How to Trade Forex

How to Trade Forex

It’s well accepted that psychology has a big part to play when it comes to trading, and trading is, after all, a highly pressured vocation. So if you want to enjoy forex trading and make it as profitable a venture as possible, you need to understand how to handle your stress levels.
Before you attempt your first trade, you need to understand that forex trading uses a whole different set of psychological factors compared to more traditional forms of trading. Because of the need to make good trading decisions under highly volatile market conditions, even the most experienced traders become wholly overwhelmed, causing them to make mistakes.
The right way to trade forex
The difference between successful forex traders and unsuccessful ones is that successful traders do things differently. When they take a trade, they know full well that even as they take a risk, they’re taking a calculated risk. They understand that they’re taking a risk and have either a calculated plan for success or leave their trades in. In the worst-case scenario, they adopt a ‘stop and go’ mentality, moving on to the next most profitable currency pair once the market yields them a bid. Whatever they do, they stick to their plan.
They’re also aware of the broader implications of their particular trade. As unseasoned traders, we make the subtle mistake of assuming that every trade is essentially a similar operation. In order to create a beneficial system for ourselves, we need to know what we’re dealing with. For example, we need to know in which phase of the trade is positioned relative to others in the market.
We also have to know which currencies are doing well. In order to profit from our own trades, we need to trade in a way that is conducive to our own chosen trading system.
Without sound risk strategies and the right psychological disposition, you can find yourself in a lot of trouble. For instance, a trader who’s making money only 40% of the time (an average of 5 trades each week) isn’t going to be able to sustain that without a few more difficult trades along the road to recovery.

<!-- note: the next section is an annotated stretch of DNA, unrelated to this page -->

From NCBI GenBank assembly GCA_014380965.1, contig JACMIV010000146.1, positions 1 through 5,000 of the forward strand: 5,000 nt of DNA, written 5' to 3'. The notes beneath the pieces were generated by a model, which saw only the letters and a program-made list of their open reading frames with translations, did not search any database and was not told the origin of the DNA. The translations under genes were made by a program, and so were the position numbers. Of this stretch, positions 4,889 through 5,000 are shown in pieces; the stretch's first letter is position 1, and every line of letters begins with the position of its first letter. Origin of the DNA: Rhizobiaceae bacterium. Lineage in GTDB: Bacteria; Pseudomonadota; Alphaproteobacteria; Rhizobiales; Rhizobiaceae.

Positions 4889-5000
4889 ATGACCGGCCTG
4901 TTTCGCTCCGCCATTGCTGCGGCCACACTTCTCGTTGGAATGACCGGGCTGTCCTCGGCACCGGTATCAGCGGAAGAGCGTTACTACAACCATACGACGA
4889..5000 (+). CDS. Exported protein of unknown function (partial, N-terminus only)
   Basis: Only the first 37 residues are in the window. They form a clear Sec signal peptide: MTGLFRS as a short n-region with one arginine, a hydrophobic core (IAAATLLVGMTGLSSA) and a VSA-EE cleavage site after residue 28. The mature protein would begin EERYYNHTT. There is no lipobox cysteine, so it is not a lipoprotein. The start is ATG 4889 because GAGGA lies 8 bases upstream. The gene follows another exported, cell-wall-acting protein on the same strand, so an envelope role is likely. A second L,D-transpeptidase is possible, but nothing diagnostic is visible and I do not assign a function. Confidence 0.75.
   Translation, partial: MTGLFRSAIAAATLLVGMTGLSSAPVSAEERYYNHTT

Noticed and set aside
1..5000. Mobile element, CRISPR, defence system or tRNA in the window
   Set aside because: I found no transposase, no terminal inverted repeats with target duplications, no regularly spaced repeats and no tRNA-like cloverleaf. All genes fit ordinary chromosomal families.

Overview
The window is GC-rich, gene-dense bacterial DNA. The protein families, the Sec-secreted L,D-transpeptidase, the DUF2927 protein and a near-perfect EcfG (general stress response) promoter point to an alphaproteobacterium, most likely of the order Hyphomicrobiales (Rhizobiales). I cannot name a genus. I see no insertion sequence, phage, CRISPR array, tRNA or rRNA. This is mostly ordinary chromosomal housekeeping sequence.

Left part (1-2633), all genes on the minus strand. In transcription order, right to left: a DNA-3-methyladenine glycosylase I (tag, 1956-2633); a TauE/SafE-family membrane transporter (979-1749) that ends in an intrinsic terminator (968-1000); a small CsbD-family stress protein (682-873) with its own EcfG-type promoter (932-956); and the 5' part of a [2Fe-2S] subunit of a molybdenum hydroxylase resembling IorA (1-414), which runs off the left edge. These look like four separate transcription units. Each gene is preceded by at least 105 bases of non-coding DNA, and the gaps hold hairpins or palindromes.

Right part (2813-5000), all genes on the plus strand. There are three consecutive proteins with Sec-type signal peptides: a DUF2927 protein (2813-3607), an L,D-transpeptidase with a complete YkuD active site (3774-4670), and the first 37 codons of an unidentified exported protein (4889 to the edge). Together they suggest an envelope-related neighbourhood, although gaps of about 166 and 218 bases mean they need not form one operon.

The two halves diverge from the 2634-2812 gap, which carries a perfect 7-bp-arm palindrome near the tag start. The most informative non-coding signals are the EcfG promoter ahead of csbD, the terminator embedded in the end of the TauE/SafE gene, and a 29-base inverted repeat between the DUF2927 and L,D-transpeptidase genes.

My advice would be to trade using a system-based approach. In other words, choose a timeframes and currency pairs you want to trade, and then look for a trading system that tells you where those currencies stand in the market at various points of the trading cycle.
Keep your checklist of characteristics and factors in view. If you keep doing the same thing every time you take a trade, you’re actually fooling yourself into believing there really are any significant distinctions between your trades.
Traders who take a system-based stance and experiment with different trading methods and indicators on larger timeframes have far greater success rates. They’re taking only the most reliable available data and trying multiple methods at once to bypass the here-and-now.
By choosing to trade according to a system that tells you what to do, it then becomes a choice of actions that you have the option of trying out, rather than a mere set of options that you must choose from.
And what about the other type of trader who doesn’t take part in automated trading processes, which simply picks a chart pair or two and tries to identify trends and opportunities on a whim, or in a pattern, rather than according to some kind of automated trading system.
There’s really no significant difference between the two sets of traders because data is still what matters, regardless of the particular system you use!

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